HILDALE – Nine months ago, a Hildale school that sat empty for 13 years was slowly coming back to life. Where dirt had abounded for more than a decade, lawn was going in. Classrooms that had been cobwebbed and desolate were being aired out and readied for their first new pupils since 2001. Out in front of the building, a brand new sign was being erected.
“I remember when I first walked in, I was like, ‘Oh, my heaven, we have a lot of work to do,’” Water Canyon School Principal Darin Thomas said, “and here we are a year later.”
Nine months after its reopening, the Water Canyon School, formerly known as Phelps Elementary School, will celebrate its first-ever high school graduation Wednesday.
Phelps Elementary was closed by the Washington County School District in 2001 after Warren Jeffs, leader of the Fundamentalist Church of Jesus Christ of Latter Day Saints, ordered his followers to pull their children out of the school in 2000, which caused enrollment to drop severely.
In its former incarnation, the Water Canyon School did not house high school students, so 2014-15 has marked the first year high school pupils have been educated at the school.
When Water Canyon School opened in August 2014, incoming seniors who had previously attended El Capitan School in Colorado City, Arizona, were given the choice to finish out their high school careers at El Capitan or move to the new Water Canyon School, which offers classes for preschool through high school-aged children.
Just one senior student chose to forge new paths at Water Canyon School: Hildale resident Danny Jessop. Jessop will be the sole graduate at Wednesday’s commencement ceremony, having completed his final high school year as the only member of his senior class.
“I get the opportunity to be the first graduating out of this new school,” Jessop said.
Jessop said being the only senior wasn’t as strange as he thought it would be. He said he kept busy with a lot of online work and making up credits in order to be ready for graduation.
“It’s been a lot of fun,” he said. “I think that if I could do it again, I would love to.”
Jessop said his solo graduation ceremony will consist of him singing a song and possibly a giving a speech, along with speeches offered by others affiliated with Water Canyon School.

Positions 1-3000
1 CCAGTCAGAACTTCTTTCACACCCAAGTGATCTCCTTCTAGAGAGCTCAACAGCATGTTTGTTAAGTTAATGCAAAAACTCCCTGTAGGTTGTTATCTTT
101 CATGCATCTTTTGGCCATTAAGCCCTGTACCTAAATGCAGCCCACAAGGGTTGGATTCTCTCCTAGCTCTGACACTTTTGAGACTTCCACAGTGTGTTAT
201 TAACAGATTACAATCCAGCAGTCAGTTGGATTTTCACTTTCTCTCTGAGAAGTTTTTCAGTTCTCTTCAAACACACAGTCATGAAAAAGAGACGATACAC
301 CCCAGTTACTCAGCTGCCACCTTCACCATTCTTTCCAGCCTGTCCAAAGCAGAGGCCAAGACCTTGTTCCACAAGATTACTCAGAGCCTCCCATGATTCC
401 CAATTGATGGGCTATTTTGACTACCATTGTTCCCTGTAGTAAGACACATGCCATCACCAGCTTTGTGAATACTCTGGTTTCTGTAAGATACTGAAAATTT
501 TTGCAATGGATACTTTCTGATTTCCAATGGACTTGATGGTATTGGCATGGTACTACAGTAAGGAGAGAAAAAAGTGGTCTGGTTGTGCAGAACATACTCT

“It’s going to be just like any other graduation, except for with one,” he said.
Where Jessop has broken new ground, a larger number of seniors will follow in the fall. Thomas said there are currently about 10 junior students who will enter the senior class next year, with possibly more enrolling over the summer.
With students attending from Apple Valley, the stretch of state Route 59 between Apple Valley and Hildale, and Hildale itself, Water Canyon’s enrollment numbers have exceeded all expectations in the school’s first year.
“I was optimistic, but I wasn’t sure what to expect,” Thomas said.
He said he’s been pleasantly surprised by the school’s growth.
The enrollment goal for Water Canyon School’s first year was 150 students, and enrollment numbers were already at 162 by the time school started last August. Now, at the conclusion of the academic year, the number of students enrolled at Water Canyon is 220.
“We’re just going to grow,” Thomas said. “I see over the next three to four years, five years, I could see us being at 400-450 in the next few years. We’re at 220 now – we increased 35 percent from the beginning of the year.”
One catalyst for Water Canyon School’s fast growth is that families are returning to the Short Creek area, which is a nickname for the Colorado City and Hildale communities, after purchasing homes through the United Effort Plan Trust.
The UEP Trust was created by the FLDS church in the 1940s, but it was reformed by Utah’s 3rd District Court to administer housing solutions and benefits to members of the trust.
As FLDS families have been evicted from trust-held homes for nonpayment of fees and taxes, homes have been sold and auctioned off to ex-FLDS members who have familial ties to the properties.
“We’ve actually had several just since spring break – we’ve had several families come back and enroll their (children),” Thomas said, “and they’re doing very well, and we’re excited to have more. I see as the town of Hildale progresses, and as they’re working through the issues that they have politically, that we will see our school numbers increase as families come back, get their homes and bring their children to school.”
In keeping with the school’s growth, some big projects will take place at Water Canyon School over the summer months to refurbish and expand facilities.
In addition to having some of the air conditioners replaced in the building and the school’s roof repaired, Thomas said, the bathrooms in the school will be redone, workers will add on to the school’s kitchen, and some storage rooms will be converted into classrooms.
Additionally, a warehouse on the campus will be expanded and renovated to house a gymnasium, complete with full basketball court, bleachers, a weight room and locker rooms. The revamped warehouse will also contain an art room, a home economics room, a science lab, and some office and counseling spaces.
The addition of the gym will allow Water Canyon School to implement a sports program next year.
“We’ll actually be able to compete in Region 20 for sports,” Thomas said.
Next fall, the school will start boys and girls basketball programs and possibly volleyball, with potentially more sports to come.
As the physical campus grows and offered programs increase at Water Canyon, Thomas said he believes the student body will also continue growing.
“I look forward to this next school year, where I think we’re going to see another 25-35 percent increase or more,” Thomas said. “I think it’s going to be good. I think the word’s out that we are a caring school and we support our families and we support our students and want the best for them.”
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